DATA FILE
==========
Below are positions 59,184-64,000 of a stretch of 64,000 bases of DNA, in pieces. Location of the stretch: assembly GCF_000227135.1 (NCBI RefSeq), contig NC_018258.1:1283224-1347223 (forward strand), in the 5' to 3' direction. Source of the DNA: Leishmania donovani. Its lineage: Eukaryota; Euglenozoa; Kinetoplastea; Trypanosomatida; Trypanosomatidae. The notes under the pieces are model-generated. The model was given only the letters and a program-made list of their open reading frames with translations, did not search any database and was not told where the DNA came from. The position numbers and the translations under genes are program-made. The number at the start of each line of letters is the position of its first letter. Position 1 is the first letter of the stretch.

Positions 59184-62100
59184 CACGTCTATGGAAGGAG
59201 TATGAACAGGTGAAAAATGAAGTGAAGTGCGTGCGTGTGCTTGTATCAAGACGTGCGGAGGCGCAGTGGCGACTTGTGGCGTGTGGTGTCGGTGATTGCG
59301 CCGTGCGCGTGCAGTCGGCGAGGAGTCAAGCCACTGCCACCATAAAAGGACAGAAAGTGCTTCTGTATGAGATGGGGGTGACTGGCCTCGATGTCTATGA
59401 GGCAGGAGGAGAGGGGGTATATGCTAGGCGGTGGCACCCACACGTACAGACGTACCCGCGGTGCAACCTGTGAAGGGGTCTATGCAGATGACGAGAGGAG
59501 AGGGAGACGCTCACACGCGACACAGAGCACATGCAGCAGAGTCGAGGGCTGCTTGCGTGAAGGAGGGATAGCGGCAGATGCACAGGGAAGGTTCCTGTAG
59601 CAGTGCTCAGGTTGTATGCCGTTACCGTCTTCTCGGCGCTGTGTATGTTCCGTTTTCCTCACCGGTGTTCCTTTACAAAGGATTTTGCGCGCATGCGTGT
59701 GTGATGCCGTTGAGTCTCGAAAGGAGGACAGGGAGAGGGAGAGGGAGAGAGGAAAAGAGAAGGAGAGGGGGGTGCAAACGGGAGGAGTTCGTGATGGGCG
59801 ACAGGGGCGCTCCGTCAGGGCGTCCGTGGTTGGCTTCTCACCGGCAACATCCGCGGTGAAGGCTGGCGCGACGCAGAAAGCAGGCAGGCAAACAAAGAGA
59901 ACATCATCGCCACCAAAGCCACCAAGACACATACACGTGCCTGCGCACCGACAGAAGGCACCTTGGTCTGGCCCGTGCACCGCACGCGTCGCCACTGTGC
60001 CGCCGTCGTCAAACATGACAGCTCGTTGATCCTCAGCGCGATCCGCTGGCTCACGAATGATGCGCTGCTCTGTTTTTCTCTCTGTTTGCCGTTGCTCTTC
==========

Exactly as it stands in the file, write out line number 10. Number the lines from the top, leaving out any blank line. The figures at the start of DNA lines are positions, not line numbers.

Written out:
59801 ACAGGGGCGCTCCGTCAGGGCGTCCGTGGTTGGCTTCTCACCGGCAACATCCGCGGTGAAGGCTGGCGCGACGCAGAAAGCAGGCAGGCAAACAAAGAGA